Kuilenga is a full-length production by the Baker & Tarpaga Dance Project (BT Dance Project), a contemporary dance company directed by Esther Baker-Tarpaga and Olivier Tarpaga. The husband and wife team founded the intercultural company in 2004 and they are based in Los Angeles, California and Ouagadougou, Burkina Faso.
But due to stage limitations at the experimental theatre, the couple presented only one segment of the full-length that addresses themes of love, immigration, displacement, and the physical boundaries between violence and peace.
Kuilenga, according to Esther and Olivier, is a reflection of their lives as they travel from place to place. While the dance is about how they move across time and space, it is also about the lives and movements of other people. This contemporary dance also drew movement vocabulary from West African traditional dances such Gourmantche (a dance from an ethnic group in Burkina Faso) and Sabar (danced to Sabar drums from Senegal).
The dance began with two still figures on stage. One remained still, while the other started twitching his upper body, exploring limb after limb before working himself up into a convulsion (movements from Gourmantche). The sudden explosion of drums after a period of silence signalled the first signs of body contact where the couple took turns to roll over each other’s back.
The dancers used the energies of “push” and “resistance” in actions that seemed like wild animals butting heads and people fighting each other. The message was that fights are futile and doesn’t get anyone anywhere, since spatially the dancers did not move.
Fighting done, they moved away from each other in gliding and sweeping movements across the floor. After moving one full circle, the dancers came together and locked themselves in embrace. It was only after this “kiss-and-make-up” scene that we saw the dancers share similar movements - sometimes in unison and sometimes one after the other.
Then, in full display of their individuality and identity, they each broke into a variety of West African dances bringing exciting, dynamic, and rhythmic energy to the stage. When the “this-is-me” statement was done, they walked off stage hand-in-hand with their back towards us, in a sweet, happy ending.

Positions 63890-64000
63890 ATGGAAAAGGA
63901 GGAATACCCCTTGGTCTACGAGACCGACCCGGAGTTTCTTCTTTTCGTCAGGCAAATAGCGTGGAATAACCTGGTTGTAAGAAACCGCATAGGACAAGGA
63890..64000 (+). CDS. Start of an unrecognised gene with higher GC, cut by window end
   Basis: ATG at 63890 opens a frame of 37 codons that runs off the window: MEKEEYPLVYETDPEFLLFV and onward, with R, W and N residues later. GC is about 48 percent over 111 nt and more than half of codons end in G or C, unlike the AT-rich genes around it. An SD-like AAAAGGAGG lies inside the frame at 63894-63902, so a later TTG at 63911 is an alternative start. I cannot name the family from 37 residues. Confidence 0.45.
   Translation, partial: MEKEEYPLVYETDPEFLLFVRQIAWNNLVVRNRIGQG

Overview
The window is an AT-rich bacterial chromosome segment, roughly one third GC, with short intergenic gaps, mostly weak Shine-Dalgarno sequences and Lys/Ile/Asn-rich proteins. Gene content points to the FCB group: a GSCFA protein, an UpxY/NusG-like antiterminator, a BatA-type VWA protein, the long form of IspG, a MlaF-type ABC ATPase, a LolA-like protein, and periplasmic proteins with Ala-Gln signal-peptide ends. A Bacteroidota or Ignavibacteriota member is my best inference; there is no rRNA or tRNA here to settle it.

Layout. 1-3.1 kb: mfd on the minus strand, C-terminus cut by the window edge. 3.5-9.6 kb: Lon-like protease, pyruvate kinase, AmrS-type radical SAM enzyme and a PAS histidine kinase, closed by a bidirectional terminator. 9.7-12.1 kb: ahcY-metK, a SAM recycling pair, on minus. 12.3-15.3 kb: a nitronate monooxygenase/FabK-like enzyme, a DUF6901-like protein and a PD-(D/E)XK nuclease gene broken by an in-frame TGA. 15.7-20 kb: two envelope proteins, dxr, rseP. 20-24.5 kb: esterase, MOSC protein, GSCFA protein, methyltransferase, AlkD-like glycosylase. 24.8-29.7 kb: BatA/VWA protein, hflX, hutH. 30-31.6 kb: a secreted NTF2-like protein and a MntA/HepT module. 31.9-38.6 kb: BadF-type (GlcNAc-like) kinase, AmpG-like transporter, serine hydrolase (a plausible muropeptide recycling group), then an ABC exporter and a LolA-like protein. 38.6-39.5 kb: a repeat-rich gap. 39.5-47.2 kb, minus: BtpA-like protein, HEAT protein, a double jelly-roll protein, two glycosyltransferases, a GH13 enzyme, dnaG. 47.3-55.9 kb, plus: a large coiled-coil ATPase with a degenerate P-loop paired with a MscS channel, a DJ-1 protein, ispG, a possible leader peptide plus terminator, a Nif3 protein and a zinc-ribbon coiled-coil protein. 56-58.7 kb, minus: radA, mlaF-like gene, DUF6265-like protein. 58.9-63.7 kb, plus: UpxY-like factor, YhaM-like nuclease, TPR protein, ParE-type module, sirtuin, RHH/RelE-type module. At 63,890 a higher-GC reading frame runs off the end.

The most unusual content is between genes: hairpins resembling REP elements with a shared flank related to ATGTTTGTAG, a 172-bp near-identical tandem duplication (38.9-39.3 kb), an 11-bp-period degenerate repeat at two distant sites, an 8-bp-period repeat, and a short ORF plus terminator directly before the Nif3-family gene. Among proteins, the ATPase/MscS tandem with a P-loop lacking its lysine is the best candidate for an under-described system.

The couple were also in ASWARA to give a weeklong workshop, which the participants, comprised of drummers and dancers, at the end of it, showcased what they’ve learnt - Diansa (celebration dance) and Mandiani (fast dance for young girls). ASWARA students and graduates make up most of the dance participants while the drummers comprised of ASWARA students, guest performers Tony Tang (percussion teacher from Sri Cempaka) and teen Andrew Kam (child prodigy listed in the Malaysia Book of Records for passing his Grade 8 percussion exams at the age of nine).
It was a carnival when the students burst forth on stage singing, clapping, and dancing to the rhythms of the live drum ensemble led by Olivier on the djembe (a drum from Burkina Faso). It made me think what a great youth program this would make when I observed how much the kids were enjoying themselves. All those excess energy that the youths have were poured out on stage. The dance combinations were simple and easy to learn; but that makes the dance accessible to everyone, even those who are not trained in dance.
“I never expected the students to be so good at it,” said Olivier, “because this is a culture totally different from theirs. But they just went all out and enjoyed themselves! Judging from the response of this workshop, we will definitely make plans for more.”
Contemporary Dance in West Africa
According to Olivier, the contemporary dance movement in Africa began in the '80s and the leading proponents of this genre are his teachers, Salia Sanou and Seydou Boro.
“At first, the people in Africa did not understand contemporary dance because it suggests a different way of expression. In our tradition, we burst forth with energy and go all out to express ourselves. But in contemporary dance, we play with different levels of energy. The people were afraid that it would hurt their tradition.”
“But now, people realize that contemporary dance does not hurt our tradition, but in fact, complements it. The contemporary dance scene is blooming in Burkina Faso. Every two years, we hold the Choreographic Encounter of Africa and Indian Ocean where 11 pre-selected dance companies compete against each other. The winner will get financial support and will be toured worldwide. Other developments include the building of the first Centre for Choreographic Development in Burkina Faso.”